[Photo by flickr user Dayna Bateman/creative commons]
Furthering their rehabilitative adventure into Pullman, the city, partnered with the non-profit Chicago Neighborhood Initiatives (CNI), has announced another round of rowhouse rehabs. Forty-nine vacant homes near the 107th street Metra will be bought by the city and rehabbed by CNI, using a mix of TIF financing and federal funds from the Neighborhood Stabilization Program, in existence to fund anti-blight projects. You may recall, this partnership has already worked to rehab 11 Pullman houses, which cost between $150,000 and $200,000, states Crain's. They sold for much less, with the condition that new owners stay put for five years or incur a financial penalty. This new, much larger endeavor will likely employ the same strategy. The homes, while part of a landmark district, have not been prevented from steadily decaying. The city's recent eye on preservation contrasts sharply with its 1960s failed campaign to bulldoze the neighborhood for industry. With the market in prolonged funk, the city seems to be executing piecemeal affordable housing developments wherever it can (see Viceroy Hotel). The advantage of this one is its inevitable outcome— preservation.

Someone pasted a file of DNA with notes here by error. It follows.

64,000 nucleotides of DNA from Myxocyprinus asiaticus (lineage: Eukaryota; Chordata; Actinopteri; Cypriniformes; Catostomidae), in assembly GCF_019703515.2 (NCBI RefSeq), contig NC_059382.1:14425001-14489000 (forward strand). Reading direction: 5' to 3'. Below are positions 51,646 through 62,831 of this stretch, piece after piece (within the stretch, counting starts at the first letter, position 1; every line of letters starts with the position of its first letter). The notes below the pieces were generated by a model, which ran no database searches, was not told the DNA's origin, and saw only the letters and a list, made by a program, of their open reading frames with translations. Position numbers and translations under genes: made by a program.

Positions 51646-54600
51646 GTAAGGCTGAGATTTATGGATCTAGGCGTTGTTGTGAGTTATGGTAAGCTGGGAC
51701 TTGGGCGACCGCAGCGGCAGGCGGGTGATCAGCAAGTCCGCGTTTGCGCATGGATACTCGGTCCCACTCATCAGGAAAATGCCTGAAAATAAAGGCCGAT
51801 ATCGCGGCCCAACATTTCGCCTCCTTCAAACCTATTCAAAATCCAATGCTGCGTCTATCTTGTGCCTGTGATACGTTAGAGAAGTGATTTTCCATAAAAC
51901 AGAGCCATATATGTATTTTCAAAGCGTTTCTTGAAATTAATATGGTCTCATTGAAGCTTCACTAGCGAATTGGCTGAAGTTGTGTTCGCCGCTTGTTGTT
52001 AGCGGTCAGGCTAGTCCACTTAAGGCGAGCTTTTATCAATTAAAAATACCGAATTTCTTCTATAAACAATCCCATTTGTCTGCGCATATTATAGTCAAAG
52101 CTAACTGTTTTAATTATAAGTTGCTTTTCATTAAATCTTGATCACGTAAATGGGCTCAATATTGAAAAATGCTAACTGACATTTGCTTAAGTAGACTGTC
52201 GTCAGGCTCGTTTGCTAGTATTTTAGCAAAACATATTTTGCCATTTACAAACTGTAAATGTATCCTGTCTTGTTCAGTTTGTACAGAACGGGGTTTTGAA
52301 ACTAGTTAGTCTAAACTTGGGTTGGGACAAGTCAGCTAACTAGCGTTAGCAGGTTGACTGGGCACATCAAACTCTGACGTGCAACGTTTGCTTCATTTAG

·City wants to buy, renovate, sell Pullman homes [Crain's]
·Chicago Neighborhoods: Pullman [City of Chicago]